Thailand's Central Bank Willing to Allow Currency Gains, Atchana Signals

The Bank of Thailand is willing to let the baht appreciate to help contain inflation, and only plans to intervene if the currency rises at a faster pace than its regional peers, Deputy Governor Atchana Waiquamdee signaled.

The baht has advanced 7.7 percent in the past year against the dollar, the third-best performance among Asia’s 10 major currencies excluding the yen, as overseas investors purchased shares and government bonds to benefit from economic expansion. It pared earlier losses after Atchana’s remarks today.

“A strong baht helps decrease inflation, especially imported inflation,” Atchana said in an interview at her office in Bangkok. “We didn’t resist the trend” of Asian currency appreciation, she said.

Asian central banks from China to Singapore and Thailand are raising interest rates or allowing their currencies to gain as growth and oil at more than $100 a barrel spur inflation. The International Monetary Fund said this month regional authorities must quickly tighten monetary and fiscal policies to reduce the risk that their economies will boom and then bust.

“That will be the trend for most Asian central banks, to let their exchange rate strengthen to help tame inflation,” said Jonathan Cavenagh, a currency strategist at Westpac Banking Corp. in Singapore. “Thailand will continue to tighten monetary policy and we will continue to see capital inflows.”

Central Bank Intervention

The baht reached 29.88 per dollar today, the strongest level since Dec. 6, as the central bank raised borrowing costs for a sixth time since June this week and signaled further increases. The currency pared earlier losses of as much as 0.2 percent, trading 0.1 percent lower from yesterday at 29.94 per dollar as of 3:03 p.m. in Bangkok, taking the weekly gain to 0.7 percent, according to data compiled by Bloomberg.

Thailand’s central bank has no target level for the baht, and intervenes “only when the baht overshoots or undershoots or doesn’t move in line with fundamentals,” Atchana said.

Overseas investors bought $798.3 million more Thai equities than they sold this month through yesterday and $3.6 billion more local government debt, according to data from the stock exchange and the Thai Bond Market Association. Southeast Asia’s second-largest economy may expand as much as 5 percent this year, after growing 7.8 percent in 2010, the fastest pace since 1995, Prime Minister Abhisit Vejjajiva said this month.

The central bank lifted the one-day bond repurchase rate by a quarter of a percentage point to 2.75 percent on April 20, and Thailand’s benchmark is higher than a maximum rate of 0.25 percent in Japan and the U.S.

Oil Costs Soar

Thailand, China, India, South Korea, Indonesia, the Philippines and Taiwan all raised interest rates in 2011 to curb inflation. Crude oil has climbed 23 percent this year and reached $113.46 a barrel last week, the highest since September 2008. A stronger currency makes imports of oil cheaper.

Chinese Premier Wen Jiabao said April 9 that stabilizing consumer prices is the top priority and policy tools including the exchange rate will be used to “eliminate the monetary basis for inflation,” while Bank Indonesia Governor Darmin Nasution said last month the bank will allow the rupiah to appreciate to help manage imported inflation. The Monetary Authority of Singapore said last week it will allow the currency to strengthen, sending the local dollar to the strongest level since at least 1981, when Bloomberg began tracking the data.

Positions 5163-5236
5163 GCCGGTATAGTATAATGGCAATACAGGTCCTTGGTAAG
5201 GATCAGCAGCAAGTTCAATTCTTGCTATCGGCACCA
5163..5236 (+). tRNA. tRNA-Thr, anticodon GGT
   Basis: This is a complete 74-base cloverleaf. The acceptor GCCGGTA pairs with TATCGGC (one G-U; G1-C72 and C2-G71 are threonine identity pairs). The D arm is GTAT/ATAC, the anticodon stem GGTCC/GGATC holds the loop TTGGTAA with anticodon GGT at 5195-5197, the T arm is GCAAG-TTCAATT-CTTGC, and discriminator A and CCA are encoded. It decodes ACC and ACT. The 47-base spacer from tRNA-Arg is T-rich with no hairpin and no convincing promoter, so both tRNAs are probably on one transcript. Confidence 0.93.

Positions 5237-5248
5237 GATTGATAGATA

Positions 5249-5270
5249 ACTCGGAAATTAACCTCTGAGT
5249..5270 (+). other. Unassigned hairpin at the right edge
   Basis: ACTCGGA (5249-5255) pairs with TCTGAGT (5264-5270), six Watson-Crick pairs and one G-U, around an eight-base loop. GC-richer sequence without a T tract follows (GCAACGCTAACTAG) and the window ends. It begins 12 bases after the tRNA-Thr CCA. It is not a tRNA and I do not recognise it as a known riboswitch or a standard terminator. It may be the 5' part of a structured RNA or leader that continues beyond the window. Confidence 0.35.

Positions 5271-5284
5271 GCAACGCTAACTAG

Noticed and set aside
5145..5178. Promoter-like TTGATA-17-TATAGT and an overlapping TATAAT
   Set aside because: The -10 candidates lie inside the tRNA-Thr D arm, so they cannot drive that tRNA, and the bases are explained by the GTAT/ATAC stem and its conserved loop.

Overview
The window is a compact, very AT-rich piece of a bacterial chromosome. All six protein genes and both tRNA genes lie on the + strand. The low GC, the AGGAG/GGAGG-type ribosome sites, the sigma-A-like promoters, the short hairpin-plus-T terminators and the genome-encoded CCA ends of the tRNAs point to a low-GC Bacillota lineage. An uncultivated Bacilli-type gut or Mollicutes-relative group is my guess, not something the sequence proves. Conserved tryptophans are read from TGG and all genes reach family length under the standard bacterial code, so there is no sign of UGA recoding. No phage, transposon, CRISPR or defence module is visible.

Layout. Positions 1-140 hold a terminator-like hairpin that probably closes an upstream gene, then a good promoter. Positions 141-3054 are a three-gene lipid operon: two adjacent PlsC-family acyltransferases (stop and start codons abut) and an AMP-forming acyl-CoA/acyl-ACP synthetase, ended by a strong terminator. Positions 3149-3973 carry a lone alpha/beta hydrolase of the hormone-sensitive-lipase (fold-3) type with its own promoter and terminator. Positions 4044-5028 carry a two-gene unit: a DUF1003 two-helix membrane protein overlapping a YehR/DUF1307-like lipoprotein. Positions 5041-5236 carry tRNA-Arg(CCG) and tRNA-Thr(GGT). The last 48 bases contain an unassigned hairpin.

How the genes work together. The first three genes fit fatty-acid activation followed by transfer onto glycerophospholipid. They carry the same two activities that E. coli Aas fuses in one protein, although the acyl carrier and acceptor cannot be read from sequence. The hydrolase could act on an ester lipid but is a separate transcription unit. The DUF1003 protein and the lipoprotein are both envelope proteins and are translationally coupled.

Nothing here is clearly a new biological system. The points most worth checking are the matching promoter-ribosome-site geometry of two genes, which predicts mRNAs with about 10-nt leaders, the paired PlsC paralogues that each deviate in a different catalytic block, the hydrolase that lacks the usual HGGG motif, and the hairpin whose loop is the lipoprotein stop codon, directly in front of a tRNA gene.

“If one country intervenes in their foreign-exchange market, others have to do it as well,” Atchana said. “If you look at our increase in the international reserves, you see it is obvious that we intervened in the market.”

Thailand’s foreign reserves have increased by $13.6 billion this year to a record $185.8 billion as of April 15, compared with a gain of $34.3 billion last year. The reserves climbed 0.6 percent last week, according to central bank data released today.

Singapore Dollar Advances

The Singapore dollar has advanced more than 11 percent in the past 12 months against the greenback. Taiwan’s dollar gained 8.5 percent, Malaysia’s ringgit rose 6.8 percent and the Chinese yuan added 4.8 percent in the same period.

“If your currency appreciates, I don’t see any reason why we have to resist that because it helps to reduce the inflation rate of countries in the region,” Atchana said. “We will not lose competitiveness because of the exchange rate.”

Thailand’s inflation rate rose to a seven-month high of 3.14 percent in March while core inflation, which excludes fresh food and fuel prices, rose 1.62 percent, official data show. The central bank uses the core measure to guide its monetary policy and aims to keep the pace between 0.5 percent and 3 percent.

Abhisit has added price controls, kept oil subsidies and pledged higher wages to ease the impact of rising costs ahead of a general election he may hold as soon as June. Bank of Thailand Governor Prasarn Trairatvorakul said last week inflation may climb as much as one percentage point once the government removes oil subsidies.

The onshore one-year interest-rate swaps, the fixed cost needed to receive a floating payment, has increased 115 basis points this year and reached the highest level since December 2008 on April 7, suggesting growing expectations for higher rates. A basis point is 0.01 percentage point.

To contact the reporters on this story: Suttinee Yuvejwattana in Bangkok at suttinee1@bloomberg.net; Yumi Teso in Bangkok at yteso1@bloomberg.net

To contact the editors responsible for this story: Tony Jordan at tjordan3@bloomberg.net; Sandy Hendry at shendry@bloomberg.net

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